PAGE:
Buried deep in Harold Goldberg’s wide-ranging feature for Vulture about the making of Red Dead Redemption 2 is a reminder of why one of Rockstar’s founders, Dan Houser, rarely gives interviews: his stunning admission that “we were working 100-hour weeks” at multiple points in 2018. In a report peppered with numerical superlatives (1,200 actors; 300,000 animations; 500,000 lines of dialogue; 2,000 pages of script; a budget in the millions), it’s that hundred-hour statistic that shocks the senses the hardest, and it raises a troubling question: If this is what’s required to make vast open-world games, then are those games worth it? Sixty-hour workweeks are the mainstay of gaming’s crunch culture, which is destructive enough, but the idea of a hundred-hour week causes one’s eyes to water. Spread out over that week, that equates to seven 14-hour days, with no weekend break. There are only 168 hours in a week, after all. It’s not at … [Read more...] about What will be left of the people who make our games?
Elon Musk’s impact on superhero film culture is undeniable, but always changing. The SpaceX and Tesla, Inc. entrepreneur influenced Robert Downey Jr.’s Tony Stark in 2008’s Iron Man, the kick off to the Marvel Cinematic Universe, and most recently, seems to have served as an inspiration for Riz Ahmed’s evil visionary in Venom, Carlton Drake. Critics have argued that Musk had an indirect influence on supervillains like Jesse Eisenberg’s Lex Luthor in Batman v Superman: Dawn of Justice, and even Danny Rand in Marvel and Netflix’s Iron Fist series. There’s a good reason: Musk, who broadcasts his technological ambition through a blustering, Silicon Valley personality, represents a shift in how superhero cinema grapples with science and innovation in 2018. 2008 was an integral moment in genre entertainment. The Dark Knight and Iron Man both premiered, forever changing the projection of superhero movies at Marvel Studios and Warner Bros., where DC … [Read more...] about Elon Musk’s superhero influence chronicled his journey from a hero to villain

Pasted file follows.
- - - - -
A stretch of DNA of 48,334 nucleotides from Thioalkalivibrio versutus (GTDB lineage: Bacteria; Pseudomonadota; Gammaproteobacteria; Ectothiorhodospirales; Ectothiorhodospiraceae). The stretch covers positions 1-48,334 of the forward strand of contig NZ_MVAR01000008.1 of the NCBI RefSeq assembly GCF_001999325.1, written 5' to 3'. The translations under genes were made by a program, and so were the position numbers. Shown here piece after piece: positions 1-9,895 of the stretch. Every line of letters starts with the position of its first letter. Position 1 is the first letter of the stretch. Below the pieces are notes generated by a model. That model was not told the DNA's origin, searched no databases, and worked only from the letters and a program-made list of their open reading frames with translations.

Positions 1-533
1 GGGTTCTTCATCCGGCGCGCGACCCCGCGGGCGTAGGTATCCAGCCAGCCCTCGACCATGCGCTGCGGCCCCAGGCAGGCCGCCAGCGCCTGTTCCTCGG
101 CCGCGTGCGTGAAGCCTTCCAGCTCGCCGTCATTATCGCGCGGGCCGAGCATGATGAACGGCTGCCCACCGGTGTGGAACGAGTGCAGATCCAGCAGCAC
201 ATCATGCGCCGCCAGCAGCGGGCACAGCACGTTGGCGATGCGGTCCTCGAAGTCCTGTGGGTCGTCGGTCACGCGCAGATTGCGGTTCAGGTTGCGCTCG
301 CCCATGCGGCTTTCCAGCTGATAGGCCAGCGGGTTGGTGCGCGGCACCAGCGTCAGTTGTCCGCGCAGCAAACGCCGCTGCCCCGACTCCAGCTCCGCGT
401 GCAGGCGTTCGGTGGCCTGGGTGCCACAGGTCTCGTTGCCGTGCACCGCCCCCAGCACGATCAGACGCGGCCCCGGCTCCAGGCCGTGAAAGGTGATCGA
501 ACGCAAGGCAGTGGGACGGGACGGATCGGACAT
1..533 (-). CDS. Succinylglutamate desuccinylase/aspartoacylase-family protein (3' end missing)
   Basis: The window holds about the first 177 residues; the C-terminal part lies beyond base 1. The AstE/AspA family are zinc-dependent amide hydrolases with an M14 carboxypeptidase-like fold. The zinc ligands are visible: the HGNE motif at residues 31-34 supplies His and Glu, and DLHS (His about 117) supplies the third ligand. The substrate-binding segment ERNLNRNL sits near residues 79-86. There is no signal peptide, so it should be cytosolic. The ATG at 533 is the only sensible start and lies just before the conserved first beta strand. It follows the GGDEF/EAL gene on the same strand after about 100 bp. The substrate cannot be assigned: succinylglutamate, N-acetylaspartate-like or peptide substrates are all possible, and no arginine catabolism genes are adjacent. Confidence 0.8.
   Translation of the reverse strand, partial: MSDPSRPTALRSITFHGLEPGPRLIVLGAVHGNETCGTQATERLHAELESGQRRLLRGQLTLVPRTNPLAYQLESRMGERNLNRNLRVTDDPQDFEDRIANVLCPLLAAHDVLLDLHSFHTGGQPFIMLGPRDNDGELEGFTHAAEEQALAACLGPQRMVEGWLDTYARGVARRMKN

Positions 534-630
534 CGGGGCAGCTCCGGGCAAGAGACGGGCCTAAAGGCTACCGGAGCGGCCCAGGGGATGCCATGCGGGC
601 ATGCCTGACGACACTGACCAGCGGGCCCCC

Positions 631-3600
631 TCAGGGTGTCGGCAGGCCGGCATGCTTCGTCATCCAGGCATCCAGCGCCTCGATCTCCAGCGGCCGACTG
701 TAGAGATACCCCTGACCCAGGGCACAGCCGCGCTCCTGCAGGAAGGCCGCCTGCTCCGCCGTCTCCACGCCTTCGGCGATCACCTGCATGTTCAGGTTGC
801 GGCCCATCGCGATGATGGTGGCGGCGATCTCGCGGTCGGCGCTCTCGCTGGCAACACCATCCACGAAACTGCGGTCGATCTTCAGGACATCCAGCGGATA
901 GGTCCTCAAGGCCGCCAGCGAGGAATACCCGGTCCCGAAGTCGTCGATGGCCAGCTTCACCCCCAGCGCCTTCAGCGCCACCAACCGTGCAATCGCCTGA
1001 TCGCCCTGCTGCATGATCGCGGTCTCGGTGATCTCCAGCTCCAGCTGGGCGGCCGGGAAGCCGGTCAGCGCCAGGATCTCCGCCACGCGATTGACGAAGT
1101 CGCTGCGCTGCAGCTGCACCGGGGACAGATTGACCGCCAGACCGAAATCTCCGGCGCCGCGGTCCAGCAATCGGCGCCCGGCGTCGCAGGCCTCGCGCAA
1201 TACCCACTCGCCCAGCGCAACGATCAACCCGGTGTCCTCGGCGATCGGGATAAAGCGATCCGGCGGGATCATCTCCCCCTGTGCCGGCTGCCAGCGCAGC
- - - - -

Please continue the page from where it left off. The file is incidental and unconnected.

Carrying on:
A YouTube documentary series, staggered in chapters, can present the creator behind the project with a unique opportunity: editing on the fly to include real-time reactions from others within the community. Shane Dawson’s newest series, The Mind of Jake Paul, is a perfect example. Dawson is expected to release all eight episodes, each about 45 minutes in length, over a three to four week period. There may be anywhere from one to three days between each episode, which gives Dawson, who edits all of his own videos with the help of his colleague, Andrew Siwicki, the ability to add in last minute details. Over the past week, Dawson has used those down days to edit in long-winded apologies, add other creators’ commentaries and address the general reaction to each episode. The Mind of Jake Paul feels like it’s unfolding in real time, and while that’s a beautiful aspect of YouTube creators unique ability to update the story as it progresses, viewers have expressed a … [Read more...] about Shane Dawson’s Jake Paul docuseries is an exhausting reinvention of YouTube norms
Game Freak spends most of its time these days churning out Pokémon RPG after Pokémon RPG, especially now that the series runs on an annual release calendar. Yet when the studio does break away to develop a completely unrelated, original game, it almost makes us wish that Game Freak had the time to be bigger than just “that Pokémon studio.” I’ve done my part in exploring as much of the broader Game Freak catalogue as possible with zero regrets. As we await a new Pokémon adventure, these are four recommendations of games that share both Pokémon’s charm and its developer. Pocket Card Jockey The best Nintendo 3DS game of 2016 was this hidden gem, an eShop exclusive with a bizarre premise. It’s solitaire mixed with horse racing, with a little bit of dating sim in there. (Maybe “horse dating” isn’t the best phrasing here, but it’s not far off.) Pocket Card Jockey is one of those games that seems light, and then … [Read more...] about Four great Game Freak games that aren’t Pokémon
When I met my first-ever Pokémon, Chary, he (or, technically, “it” — no genders in Pokémon Red!) was sort of a tiny, timid thing. He could cough up a little fireball when he needed to, but if faced with a Pokémon not susceptible to his flames, he clammed up. If his tail got wet, he was done for; heat does nothing to rocks, and neither do claws. But Chary was my best friend, and for a time, he was my only friend — in Kanto, at least. He wasn’t just my obligatory starter Pokémon, Charmander; he was my trusted, lifelong companion. When he suffered in-battle blows and setbacks, I felt powerless, pained by his struggle. That’s what you do when my closest friends get hurt: You get hurt with them. We grew together into a confident duo, as we bested impossible enemies and built out a complementary team. Everyone else in my party, it seemed, was there to help out Chary and me; we were the leaders of an unbeatable clique. When Chary … [Read more...] about Charmander is the best Pokémon of all time